Depending on how you see it, centralization actually works. OpenSea, one of the largest NFT marketplace, is fundamentally a centralized marketplace that enables transactions via blockchain. Coinbase is another practical example of a centralized exchange platform that enables transactions via cryptocurrencies. In both cases, these companies for a fee serve as intermediaries for transactions just like any Web2 marketplace would do.
While these hybrid products don’t ultimately conform to the decentralization ideology or model, they serve as critical “bridging products” that can drive the adoption of Web3 elements to a large extent by appealing to the mainstream. In a similar way that Snap Stories was perceived as a product meant for teens product while struggling for adoption with older users, Meta’s adoption of Stories reshaped that ideology as a mainstream product for all demographics.
Naturally, when new technologies emerge, people perceive them as a revolution or a change from the norm. But what history has made clear is that these new technologies tend to build on existing ones. A typical example is emails, which is still largely a part of our day to day lives, yet it was a protocol invented sometime in the Web1 era of the internet. This is all to say that, there needs to be a focus on the interplay between different operating models and how they can be marched to deliver better realities rather than focus on their differences and “choosing aside.” While the latest development of Web 3 and efforts to make use of cases of the blockchain mainstream is a huge leap forward in our progress in making a better internet, it’s simply one component and it should not neglect other complementary initiatives.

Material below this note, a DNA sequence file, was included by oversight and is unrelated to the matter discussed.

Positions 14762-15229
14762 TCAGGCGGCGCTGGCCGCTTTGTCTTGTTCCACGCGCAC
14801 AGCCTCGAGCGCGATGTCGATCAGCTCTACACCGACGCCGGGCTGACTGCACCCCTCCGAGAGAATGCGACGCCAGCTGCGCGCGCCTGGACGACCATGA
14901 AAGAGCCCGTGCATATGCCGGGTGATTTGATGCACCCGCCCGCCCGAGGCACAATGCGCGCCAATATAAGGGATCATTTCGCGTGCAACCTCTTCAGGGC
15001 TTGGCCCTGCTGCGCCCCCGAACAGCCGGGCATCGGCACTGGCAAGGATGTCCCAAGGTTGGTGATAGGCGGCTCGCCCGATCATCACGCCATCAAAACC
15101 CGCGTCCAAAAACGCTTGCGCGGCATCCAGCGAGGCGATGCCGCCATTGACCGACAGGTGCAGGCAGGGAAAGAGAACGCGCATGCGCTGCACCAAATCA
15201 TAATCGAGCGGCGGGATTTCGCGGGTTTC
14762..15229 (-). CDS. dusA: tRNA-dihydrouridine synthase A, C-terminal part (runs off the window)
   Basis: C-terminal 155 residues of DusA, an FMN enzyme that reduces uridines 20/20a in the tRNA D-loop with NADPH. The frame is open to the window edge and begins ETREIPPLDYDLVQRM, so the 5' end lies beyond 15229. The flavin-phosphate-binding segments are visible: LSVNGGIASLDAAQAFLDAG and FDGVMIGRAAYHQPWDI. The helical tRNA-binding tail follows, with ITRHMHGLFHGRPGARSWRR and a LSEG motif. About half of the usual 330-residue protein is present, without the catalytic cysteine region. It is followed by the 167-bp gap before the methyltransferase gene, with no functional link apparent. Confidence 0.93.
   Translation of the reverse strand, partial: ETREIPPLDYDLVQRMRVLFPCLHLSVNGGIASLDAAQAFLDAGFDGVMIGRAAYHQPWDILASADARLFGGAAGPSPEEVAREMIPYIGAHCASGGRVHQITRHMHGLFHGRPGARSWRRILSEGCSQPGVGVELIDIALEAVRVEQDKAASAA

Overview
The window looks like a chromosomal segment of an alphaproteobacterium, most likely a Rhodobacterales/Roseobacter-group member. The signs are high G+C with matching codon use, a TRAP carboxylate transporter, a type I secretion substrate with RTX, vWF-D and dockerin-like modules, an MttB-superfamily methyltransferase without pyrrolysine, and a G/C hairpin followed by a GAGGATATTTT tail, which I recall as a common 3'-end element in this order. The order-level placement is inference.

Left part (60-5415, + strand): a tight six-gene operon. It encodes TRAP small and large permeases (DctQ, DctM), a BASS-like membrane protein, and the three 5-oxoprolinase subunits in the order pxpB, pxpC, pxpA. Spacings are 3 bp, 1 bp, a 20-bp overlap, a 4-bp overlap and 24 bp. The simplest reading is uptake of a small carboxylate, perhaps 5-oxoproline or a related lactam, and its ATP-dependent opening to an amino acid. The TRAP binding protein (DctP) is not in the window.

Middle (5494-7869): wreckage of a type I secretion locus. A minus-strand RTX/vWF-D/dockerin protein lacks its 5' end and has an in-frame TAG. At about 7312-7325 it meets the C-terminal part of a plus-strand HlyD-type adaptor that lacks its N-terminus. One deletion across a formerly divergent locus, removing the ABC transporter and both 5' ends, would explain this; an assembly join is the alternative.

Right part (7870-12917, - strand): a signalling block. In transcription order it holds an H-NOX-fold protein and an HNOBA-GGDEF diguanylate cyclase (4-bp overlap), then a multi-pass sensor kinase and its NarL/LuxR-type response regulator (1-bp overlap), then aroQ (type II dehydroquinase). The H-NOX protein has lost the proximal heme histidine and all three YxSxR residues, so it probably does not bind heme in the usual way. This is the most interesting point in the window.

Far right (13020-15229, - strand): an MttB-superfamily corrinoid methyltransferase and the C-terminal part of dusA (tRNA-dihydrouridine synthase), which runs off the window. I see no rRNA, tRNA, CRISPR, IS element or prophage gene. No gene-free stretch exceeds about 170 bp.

According to Jon Lai, a GP at investment firm a16z reveals a grounded perspective on the development metaverse in an episode of “Hello Metaverse.” Lai reveals that “There’s a lot of building yet to be done. The blockchain, play-to-earn, different types of jobs, virtual economics, all of that are like stepping stones [as well as] UGC [user-generated content] platforms and scaling content creation … it won’t be this shining product launch from some company who just says, ‘Hey! We’ve been working on this for 10 years and boom, here’s the metaverse’. It’s going to be the cumulative sum of a bunch of different companies working in completely different spaces on completely different products.”